Thomas Jefferson was a leader of the American Revolution, one of the Founding Fathers of the United States and a principal author of the 1776 Declaration of Independence. He became the second Vice-President (under John Adams) and the third President. He was a significant thinker and proponent of democracy and republicanism and there are many quotes expounding his ideas of liberty which resonate with us today. One I find significant is:
All, too, will bear in mind this sacred principle, that though the will of the majority is in all cases to prevail, that will to be rightful must be reasonable; that the minority possess their equal rights, which equal law must protect, and to violate would be oppression.
Something which we can also identify with is Jefferson’s warning of the dangers of corporatism, which was sadly ignored:
I hope we shall crush in its birth the aristocracy of our monied corporations which dare already to challenge our government to a trial by strength, and bid defiance to the laws of our country.
But the practical working out of his republicanism had a flaw which limited its application as the United States developed through the 19th Century. He was at heart an agrarian and influenced by the Country Party tradition of British politics. He saw society working best when it was a free collection of planters, small traders and smallholders which in many ways was a regressive concept harking back to a perceived agrarian golden era. Lest this be considered a criticism based on hindsight we can compare his ideas with his great friend and contemporary, Thomas Paine. Paine was an urbanite and correctly perceived that in the future land would be used for many purposes other than agriculture. Moreover republican theory would have to deal with the fast emerging capitalist culture. Paine’s solutions were very different and included, for example, the introduction of a Universal Basic Income to compensate the majority of citizens alienated from land ownership.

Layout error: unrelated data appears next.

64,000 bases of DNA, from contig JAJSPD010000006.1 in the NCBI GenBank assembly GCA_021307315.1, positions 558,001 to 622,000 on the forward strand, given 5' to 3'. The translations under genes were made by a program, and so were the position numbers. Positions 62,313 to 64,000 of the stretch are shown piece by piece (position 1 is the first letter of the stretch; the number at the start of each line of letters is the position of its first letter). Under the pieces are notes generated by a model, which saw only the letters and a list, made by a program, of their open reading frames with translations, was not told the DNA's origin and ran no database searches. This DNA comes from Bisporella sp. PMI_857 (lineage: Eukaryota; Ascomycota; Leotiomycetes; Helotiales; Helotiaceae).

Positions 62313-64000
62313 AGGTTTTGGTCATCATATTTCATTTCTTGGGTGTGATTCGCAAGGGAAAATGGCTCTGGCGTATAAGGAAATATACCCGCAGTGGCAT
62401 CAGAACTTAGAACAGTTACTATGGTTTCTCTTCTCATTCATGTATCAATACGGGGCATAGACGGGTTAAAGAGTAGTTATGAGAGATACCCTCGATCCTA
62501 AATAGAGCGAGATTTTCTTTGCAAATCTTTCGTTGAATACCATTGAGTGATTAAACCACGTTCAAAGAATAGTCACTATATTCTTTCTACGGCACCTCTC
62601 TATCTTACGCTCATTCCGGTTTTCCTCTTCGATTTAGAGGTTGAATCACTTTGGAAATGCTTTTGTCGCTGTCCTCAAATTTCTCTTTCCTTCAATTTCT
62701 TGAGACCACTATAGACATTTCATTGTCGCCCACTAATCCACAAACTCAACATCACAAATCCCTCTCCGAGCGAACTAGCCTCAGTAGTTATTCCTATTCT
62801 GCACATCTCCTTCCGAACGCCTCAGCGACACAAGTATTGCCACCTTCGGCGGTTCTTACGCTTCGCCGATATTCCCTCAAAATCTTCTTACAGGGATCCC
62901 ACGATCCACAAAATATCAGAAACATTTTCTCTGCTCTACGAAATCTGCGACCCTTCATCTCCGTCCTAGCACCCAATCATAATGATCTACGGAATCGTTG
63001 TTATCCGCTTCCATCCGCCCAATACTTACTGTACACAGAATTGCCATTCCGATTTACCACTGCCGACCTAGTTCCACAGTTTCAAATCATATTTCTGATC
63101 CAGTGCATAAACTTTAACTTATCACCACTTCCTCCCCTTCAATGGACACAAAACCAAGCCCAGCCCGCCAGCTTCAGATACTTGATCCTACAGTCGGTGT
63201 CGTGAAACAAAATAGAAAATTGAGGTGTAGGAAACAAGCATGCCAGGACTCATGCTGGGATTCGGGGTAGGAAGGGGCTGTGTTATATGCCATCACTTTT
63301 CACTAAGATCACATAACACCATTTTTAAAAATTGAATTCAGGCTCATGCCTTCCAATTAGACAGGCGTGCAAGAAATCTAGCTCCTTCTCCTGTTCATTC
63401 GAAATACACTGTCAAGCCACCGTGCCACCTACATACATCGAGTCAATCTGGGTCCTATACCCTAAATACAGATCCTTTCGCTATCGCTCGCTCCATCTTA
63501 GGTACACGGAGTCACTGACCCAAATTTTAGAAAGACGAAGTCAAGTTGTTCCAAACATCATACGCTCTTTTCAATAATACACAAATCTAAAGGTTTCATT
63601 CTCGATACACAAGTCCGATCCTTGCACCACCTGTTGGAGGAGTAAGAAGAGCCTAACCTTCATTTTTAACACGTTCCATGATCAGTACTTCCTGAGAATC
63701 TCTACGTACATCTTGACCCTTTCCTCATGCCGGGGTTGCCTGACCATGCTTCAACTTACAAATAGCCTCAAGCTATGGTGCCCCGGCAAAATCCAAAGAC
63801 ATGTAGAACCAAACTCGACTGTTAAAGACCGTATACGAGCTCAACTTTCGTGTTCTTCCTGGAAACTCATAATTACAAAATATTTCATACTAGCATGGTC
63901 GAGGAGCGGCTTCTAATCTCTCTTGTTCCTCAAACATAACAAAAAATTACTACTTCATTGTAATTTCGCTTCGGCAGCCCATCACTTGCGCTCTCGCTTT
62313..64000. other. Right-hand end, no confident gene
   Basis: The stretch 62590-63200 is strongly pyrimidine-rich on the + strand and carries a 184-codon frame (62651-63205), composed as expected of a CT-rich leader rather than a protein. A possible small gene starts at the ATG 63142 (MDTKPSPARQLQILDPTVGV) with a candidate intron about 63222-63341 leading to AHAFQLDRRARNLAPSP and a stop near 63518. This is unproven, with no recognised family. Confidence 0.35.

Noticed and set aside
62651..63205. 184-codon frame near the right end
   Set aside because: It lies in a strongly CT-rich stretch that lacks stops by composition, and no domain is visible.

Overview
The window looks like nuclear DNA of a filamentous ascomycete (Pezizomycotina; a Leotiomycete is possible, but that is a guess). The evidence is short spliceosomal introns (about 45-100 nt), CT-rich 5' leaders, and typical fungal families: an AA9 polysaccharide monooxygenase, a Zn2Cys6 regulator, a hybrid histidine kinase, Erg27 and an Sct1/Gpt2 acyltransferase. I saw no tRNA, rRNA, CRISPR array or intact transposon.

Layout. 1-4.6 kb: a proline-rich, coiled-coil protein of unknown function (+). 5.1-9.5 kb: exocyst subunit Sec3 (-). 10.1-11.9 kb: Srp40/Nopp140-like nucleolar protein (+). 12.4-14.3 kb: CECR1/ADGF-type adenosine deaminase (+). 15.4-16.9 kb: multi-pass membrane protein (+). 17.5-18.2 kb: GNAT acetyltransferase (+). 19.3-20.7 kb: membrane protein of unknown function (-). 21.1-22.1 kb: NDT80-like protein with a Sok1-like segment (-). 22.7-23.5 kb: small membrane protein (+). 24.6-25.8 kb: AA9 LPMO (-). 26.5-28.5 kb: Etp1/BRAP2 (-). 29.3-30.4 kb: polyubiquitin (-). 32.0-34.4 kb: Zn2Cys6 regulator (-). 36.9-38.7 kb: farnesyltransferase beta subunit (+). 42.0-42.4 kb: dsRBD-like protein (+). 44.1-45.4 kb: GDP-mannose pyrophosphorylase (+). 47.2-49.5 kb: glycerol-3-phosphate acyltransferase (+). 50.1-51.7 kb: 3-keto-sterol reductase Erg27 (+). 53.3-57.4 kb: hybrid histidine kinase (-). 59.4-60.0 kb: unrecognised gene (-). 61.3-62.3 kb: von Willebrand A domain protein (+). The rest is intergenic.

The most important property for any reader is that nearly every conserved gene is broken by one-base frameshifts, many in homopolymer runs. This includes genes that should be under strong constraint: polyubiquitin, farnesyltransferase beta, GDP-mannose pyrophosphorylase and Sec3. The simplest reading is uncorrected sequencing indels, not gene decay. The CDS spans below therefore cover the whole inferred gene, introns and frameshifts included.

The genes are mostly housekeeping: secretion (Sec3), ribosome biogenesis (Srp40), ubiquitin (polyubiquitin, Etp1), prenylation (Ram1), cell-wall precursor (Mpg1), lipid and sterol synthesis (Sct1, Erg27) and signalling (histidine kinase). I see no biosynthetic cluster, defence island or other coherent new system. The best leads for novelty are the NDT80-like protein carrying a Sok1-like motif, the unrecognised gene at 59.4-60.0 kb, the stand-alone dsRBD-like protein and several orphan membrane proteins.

But there is one issue which put Jefferson at complete odds with republicanism – he was a slave-owner. It is important here that throughout this post I am not referring to republicanism in terms of the modern day American GOP bit as a concept of liberty and government. It has been remarked how little Jefferson had to say on the issue of slavery during his Presidency after 1800, but his position has been defended on the grounds that he favoured a gradual emancipation which allowed minimized racial tensions and time for adoption of slaves into society. The essence of the problem, however, can be seen in Jefferson’s controversial relationship with one of his slaves (with which he had several children) following the death of his wife. It is claimed that despite owning Sally Hemmings, Jefferson allowed her every freedom of action. This may be acceptable on libertarian grounds where freedom exists when there is no de facto interference in the affairs of another. But it is unacceptable in republican theory which has the stricter premise that not only must there to be no arbitrary interference of one person with another, but there must be no possibility of such interference. Today this can be seen in cases where libertarians are happy to accept a British constitutional monarch. It is why I am a republican!